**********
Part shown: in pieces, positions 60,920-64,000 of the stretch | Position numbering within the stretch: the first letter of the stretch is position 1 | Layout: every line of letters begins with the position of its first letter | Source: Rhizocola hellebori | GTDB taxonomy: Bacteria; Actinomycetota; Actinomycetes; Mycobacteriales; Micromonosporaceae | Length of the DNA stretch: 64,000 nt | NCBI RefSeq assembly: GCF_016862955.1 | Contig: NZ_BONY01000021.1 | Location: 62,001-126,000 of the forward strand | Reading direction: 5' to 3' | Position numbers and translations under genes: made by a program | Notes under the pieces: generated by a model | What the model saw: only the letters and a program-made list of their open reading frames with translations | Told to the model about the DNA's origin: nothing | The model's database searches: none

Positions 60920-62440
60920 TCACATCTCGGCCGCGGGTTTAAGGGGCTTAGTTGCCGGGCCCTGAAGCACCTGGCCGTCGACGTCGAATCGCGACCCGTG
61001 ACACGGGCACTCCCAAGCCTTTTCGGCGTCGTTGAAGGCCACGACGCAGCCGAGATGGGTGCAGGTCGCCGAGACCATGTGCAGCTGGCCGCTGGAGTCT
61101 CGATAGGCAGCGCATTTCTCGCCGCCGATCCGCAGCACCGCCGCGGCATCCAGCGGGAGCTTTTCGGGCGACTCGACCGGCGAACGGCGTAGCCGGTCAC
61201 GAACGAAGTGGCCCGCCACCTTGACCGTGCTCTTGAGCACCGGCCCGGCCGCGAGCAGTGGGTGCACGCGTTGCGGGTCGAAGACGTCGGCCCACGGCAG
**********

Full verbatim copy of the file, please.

Part shown: in pieces, positions 60,920-64,000 of the stretch | Position numbering within the stretch: the first letter of the stretch is position 1 | Layout: every line of letters begins with the position of its first letter | Source: Rhizocola hellebori | GTDB taxonomy: Bacteria; Actinomycetota; Actinomycetes; Mycobacteriales; Micromonosporaceae | Length of the DNA stretch: 64,000 nt | NCBI RefSeq assembly: GCF_016862955.1 | Contig: NZ_BONY01000021.1 | Location: 62,001-126,000 of the forward strand | Reading direction: 5' to 3' | Position numbers and translations under genes: made by a program | Notes under the pieces: generated by a model | What the model saw: only the letters and a program-made list of their open reading frames with translations | Told to the model about the DNA's origin: nothing | The model's database searches: none

Positions 60920-62440
60920 TCACATCTCGGCCGCGGGTTTAAGGGGCTTAGTTGCCGGGCCCTGAAGCACCTGGCCGTCGACGTCGAATCGCGACCCGTG
61001 ACACGGGCACTCCCAAGCCTTTTCGGCGTCGTTGAAGGCCACGACGCAGCCGAGATGGGTGCAGGTCGCCGAGACCATGTGCAGCTGGCCGCTGGAGTCT
61101 CGATAGGCAGCGCATTTCTCGCCGCCGATCCGCAGCACCGCCGCGGCATCCAGCGGGAGCTTTTCGGGCGACTCGACCGGCGAACGGCGTAGCCGGTCAC
61201 GAACGAAGTGGCCCGCCACCTTGACCGTGCTCTTGAGCACCGGCCCGGCCGCGAGCAGTGGGTGCACGCGTTGCGGGTCGAAGACGTCGGCCCACGGCAG